Archive for April, 2012

743rd S-3 After Action journal report- the moment of liberation

{67 years ago today, on Friday the 13th of April, the 743rd Tank Battalion overran the train near Magdeburg, Germany. Shortly  thereafter, other attached units of the 30th Infantry Division, notably the 105th Medical Detachment and the 823rd Tank Destroyer Battalion, also arrived at the liberation site and immediately set to work trying to handle this unexpected encounter. What will follow over the course of the next few days is the account of T4 (Technician Fourth Grade) Wilson  Rice as he reports on the disposition of the survivors and the soldiers in this combat zone. The days of the week are falling on the dates of the month for this, the 67th anniversary. This account was uncovered and transcribed by Frank Towers, Historian of the 30th Infantry Veterans of World War II and a participant in this incident, as noted many times on this website.}

30th Division Medical Detachment Diary & Log

(105th Medical Battalion)


T/4 Wilson Rice

April 13, 1945

            At Letzlingen, Germany, we pulled off of the road to wait.  Here Major Lowell, Major Huff and Tommy met us.  They had gone back to Brunswick to see about getting the soldiers of ours out of the German hospitals, and to see some other hospitals.  Col. Treherne also met us there.  While we were parked here the Forward CP [command post] came along.  I went out to one of the trucks to talk to some of the fellows from Hq. co. [headquarterscompany] They had a German on the truck and he was most unhappy.  He was one of the few who ran before he was captured, and before he was caught, he tore off all of his markings and insignia off of his uniform.  Nasty little Nazi.  They couldn’t find a place to get rid of him, so Paul Huff and I put him on the hood of our jeep and took him into town to the PW [prisoner of war]cage.  On our way back, we passed another walking down the road, but we were in a hurry.  He was smiling and just as happy about the whole thing.  We just merely pointed the direction, and everybody went merrily on their way about their business.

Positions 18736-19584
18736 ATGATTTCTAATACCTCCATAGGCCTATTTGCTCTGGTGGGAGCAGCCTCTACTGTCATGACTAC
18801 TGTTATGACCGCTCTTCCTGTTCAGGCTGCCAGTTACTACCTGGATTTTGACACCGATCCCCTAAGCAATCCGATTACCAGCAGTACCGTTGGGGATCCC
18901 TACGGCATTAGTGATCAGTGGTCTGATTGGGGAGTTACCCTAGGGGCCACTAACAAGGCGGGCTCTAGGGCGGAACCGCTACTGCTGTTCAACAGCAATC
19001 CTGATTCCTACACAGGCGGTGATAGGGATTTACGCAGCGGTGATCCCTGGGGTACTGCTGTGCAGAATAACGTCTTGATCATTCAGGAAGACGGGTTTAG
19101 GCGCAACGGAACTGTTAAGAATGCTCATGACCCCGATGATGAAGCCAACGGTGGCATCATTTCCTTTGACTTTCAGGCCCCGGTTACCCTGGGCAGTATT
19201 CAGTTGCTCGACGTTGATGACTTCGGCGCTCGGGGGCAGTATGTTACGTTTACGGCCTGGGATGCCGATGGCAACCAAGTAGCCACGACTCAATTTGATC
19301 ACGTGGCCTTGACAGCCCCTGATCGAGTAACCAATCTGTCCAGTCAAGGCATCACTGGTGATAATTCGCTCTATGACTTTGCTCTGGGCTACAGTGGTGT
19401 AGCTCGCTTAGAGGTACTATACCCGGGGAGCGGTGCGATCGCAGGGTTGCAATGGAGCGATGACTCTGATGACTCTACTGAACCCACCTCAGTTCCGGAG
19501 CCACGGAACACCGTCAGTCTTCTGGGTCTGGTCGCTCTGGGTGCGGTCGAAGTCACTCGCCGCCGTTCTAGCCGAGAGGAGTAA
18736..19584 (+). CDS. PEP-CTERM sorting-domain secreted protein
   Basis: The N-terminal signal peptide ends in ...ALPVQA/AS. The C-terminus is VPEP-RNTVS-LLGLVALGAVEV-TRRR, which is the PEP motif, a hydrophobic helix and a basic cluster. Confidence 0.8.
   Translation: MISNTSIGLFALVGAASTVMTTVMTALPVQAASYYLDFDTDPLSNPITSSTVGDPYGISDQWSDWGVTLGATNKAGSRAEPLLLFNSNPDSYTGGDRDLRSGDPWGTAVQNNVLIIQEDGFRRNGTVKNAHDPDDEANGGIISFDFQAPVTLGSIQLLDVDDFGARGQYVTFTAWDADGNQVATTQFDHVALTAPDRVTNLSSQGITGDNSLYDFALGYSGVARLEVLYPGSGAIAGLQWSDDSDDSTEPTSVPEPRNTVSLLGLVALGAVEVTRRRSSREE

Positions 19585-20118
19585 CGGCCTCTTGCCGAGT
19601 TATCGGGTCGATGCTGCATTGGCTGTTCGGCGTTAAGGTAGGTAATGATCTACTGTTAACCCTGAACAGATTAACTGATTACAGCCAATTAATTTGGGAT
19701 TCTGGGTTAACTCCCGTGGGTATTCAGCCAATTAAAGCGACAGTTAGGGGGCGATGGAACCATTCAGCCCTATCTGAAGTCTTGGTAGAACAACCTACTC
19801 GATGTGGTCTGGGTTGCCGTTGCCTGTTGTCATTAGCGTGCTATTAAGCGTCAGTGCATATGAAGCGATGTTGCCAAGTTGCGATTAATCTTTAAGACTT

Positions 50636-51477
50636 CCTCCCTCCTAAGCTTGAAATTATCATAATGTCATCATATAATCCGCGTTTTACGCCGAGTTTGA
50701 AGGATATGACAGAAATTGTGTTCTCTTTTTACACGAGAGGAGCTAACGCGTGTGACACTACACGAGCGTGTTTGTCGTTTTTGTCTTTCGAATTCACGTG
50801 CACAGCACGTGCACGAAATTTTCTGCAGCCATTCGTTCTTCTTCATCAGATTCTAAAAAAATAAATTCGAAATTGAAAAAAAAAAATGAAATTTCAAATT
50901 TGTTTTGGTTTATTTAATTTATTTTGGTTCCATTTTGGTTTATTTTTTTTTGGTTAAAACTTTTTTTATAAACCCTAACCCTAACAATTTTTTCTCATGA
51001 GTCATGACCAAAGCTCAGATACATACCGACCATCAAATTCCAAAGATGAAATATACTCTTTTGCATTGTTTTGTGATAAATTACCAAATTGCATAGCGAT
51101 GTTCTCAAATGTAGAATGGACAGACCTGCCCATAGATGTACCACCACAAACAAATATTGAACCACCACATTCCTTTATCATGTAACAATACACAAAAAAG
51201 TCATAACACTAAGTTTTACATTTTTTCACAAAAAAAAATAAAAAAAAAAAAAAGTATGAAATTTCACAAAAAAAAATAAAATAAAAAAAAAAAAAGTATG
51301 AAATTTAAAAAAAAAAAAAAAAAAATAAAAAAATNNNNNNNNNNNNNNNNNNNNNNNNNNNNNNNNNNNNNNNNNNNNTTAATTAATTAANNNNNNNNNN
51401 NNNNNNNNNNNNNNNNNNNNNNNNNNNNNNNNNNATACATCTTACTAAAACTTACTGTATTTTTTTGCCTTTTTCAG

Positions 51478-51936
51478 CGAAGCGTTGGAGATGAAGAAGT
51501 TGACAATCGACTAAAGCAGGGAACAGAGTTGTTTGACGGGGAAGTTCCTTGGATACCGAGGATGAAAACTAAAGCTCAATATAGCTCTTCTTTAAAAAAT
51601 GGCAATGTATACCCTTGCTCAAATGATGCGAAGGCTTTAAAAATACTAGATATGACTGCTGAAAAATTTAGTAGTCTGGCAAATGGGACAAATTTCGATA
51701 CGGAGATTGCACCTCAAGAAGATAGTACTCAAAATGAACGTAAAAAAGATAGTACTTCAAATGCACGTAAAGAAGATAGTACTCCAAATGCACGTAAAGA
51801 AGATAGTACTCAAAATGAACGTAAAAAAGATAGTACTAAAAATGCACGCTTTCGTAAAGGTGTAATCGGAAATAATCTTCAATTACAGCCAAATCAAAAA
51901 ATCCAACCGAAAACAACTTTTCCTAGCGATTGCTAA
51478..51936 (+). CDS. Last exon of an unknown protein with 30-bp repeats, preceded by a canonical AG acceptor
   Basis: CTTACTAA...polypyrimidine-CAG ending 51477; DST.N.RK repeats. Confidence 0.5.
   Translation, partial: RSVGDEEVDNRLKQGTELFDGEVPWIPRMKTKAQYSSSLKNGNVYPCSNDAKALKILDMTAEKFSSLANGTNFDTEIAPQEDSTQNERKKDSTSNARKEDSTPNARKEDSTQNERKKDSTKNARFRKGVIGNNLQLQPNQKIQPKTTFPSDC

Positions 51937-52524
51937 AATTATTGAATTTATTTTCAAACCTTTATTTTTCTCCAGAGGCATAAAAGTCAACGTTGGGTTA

When Major Lowell, Major Huff and Cardwell left this area, I went with them.  Col. Treherne and Meyers were in front of us.  Soon we caught up with the Forward CP convoy as they were stopped along side of the road.  We looked out across the field and we saw deer grazing.  It was a small herd, but through the binoculars, one could see them very clearly.  Farther on down the road, when the convoy was halted again, Major Marsh from the Military Government, drove up to Col. Treherne’s jeep.  He told him about a train of civilians that were prisoners of the Germans.  Our jeep pulled out from the convoy and went to Farsleben, Germany, where the train was located.

Also in this town was the CP of the 823rd T.D. Bn., and we stopped there to pick up Capt. Baranov, the 823rd Bn. Surgeon.  He took us down there, and it was something that you’ve read about, but couldn’t believe.  They were people that looked of being very refined and cultured.  It is said that among the people, was the French Consul to Germany.  Some great minds were among these people. There were two doctors that were members of the train, and they were caring for the people the best they could without any equipment.  Capt. Baranov’s men came up with a few drugs bandages, etc. to use until they could get more.  It was about the same as nothing, but it was to go to the women and children first.  About 75% of the members of this train were Jews so the drugs etc., were given to the two doctors and the Rabbi for distribution.  Major Lowell and Major Huff told them to get all of the contagious and seriously sick to be segregated into cars by themselves.  These cars that they were traveling in were box cars.  Sanitation was terrible and the people had been traveling in them for eight days and nights, without food or water.  Most of the sickness was due to malnutrition.  There were only two typhus cases.